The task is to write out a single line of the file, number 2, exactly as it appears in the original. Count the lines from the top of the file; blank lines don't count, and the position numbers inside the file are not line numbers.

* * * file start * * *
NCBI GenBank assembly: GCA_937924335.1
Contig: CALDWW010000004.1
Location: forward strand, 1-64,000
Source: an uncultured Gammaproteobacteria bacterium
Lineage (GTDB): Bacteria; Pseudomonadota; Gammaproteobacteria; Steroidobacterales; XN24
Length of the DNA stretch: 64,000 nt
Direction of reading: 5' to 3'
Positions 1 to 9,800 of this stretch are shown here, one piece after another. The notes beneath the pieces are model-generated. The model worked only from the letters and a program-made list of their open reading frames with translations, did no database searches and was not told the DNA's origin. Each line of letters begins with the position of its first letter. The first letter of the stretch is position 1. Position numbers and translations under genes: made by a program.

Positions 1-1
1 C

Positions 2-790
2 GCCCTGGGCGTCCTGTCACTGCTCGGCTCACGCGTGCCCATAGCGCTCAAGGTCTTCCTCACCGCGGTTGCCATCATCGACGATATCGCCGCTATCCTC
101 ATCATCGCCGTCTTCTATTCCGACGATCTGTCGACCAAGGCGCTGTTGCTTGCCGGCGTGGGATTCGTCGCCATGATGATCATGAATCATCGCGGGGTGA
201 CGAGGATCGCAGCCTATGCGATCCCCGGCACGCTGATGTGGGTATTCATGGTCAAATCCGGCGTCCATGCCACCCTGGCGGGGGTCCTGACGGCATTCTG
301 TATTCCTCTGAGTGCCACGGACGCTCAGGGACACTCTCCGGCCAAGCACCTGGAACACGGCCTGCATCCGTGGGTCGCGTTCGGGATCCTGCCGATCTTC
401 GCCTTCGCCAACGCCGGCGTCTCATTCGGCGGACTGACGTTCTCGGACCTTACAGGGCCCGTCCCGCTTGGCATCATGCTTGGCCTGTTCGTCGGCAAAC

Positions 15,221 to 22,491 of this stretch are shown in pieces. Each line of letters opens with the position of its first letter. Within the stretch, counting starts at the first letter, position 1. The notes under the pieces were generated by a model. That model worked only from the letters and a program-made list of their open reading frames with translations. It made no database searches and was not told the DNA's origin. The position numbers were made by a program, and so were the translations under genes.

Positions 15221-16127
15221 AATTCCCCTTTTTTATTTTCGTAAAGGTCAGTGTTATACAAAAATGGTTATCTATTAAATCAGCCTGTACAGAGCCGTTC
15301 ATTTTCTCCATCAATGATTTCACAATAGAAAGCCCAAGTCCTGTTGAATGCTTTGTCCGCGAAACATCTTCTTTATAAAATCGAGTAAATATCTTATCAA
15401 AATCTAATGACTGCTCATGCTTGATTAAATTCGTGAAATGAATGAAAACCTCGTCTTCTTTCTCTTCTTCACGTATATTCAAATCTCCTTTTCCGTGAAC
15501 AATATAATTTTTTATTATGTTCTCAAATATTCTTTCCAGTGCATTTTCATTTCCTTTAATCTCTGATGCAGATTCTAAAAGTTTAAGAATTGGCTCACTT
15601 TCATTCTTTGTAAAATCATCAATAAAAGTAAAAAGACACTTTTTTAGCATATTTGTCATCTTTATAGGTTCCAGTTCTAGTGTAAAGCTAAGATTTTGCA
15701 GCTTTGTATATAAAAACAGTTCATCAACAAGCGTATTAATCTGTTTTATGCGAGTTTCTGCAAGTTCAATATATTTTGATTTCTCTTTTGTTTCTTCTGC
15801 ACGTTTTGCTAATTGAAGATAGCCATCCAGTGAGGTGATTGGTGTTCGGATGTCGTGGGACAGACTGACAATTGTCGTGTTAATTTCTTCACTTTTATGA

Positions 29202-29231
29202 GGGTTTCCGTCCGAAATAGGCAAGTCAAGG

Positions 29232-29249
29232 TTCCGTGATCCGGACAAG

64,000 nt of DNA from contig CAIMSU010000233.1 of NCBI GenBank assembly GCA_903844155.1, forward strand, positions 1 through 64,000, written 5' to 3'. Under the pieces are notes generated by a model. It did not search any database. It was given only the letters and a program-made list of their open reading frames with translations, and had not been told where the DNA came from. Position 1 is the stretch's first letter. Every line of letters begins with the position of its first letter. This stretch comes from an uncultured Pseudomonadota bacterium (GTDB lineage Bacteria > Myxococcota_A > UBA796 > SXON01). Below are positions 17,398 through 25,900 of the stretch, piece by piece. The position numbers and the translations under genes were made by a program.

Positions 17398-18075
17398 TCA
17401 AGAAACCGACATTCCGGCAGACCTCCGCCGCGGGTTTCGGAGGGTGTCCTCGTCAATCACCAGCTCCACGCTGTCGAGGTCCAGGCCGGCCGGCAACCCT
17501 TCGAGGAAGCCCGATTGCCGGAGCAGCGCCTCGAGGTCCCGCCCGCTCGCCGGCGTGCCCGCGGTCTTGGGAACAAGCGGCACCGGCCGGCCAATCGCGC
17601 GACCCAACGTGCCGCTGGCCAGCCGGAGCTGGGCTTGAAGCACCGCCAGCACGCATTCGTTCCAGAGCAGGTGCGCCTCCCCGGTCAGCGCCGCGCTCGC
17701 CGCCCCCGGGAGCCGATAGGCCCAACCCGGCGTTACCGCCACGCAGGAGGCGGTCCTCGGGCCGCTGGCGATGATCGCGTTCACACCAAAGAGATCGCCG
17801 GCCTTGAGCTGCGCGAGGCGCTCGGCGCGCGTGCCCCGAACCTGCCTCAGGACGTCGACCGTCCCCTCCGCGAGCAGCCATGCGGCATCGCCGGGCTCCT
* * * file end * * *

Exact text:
Contig: CALDWW010000004.1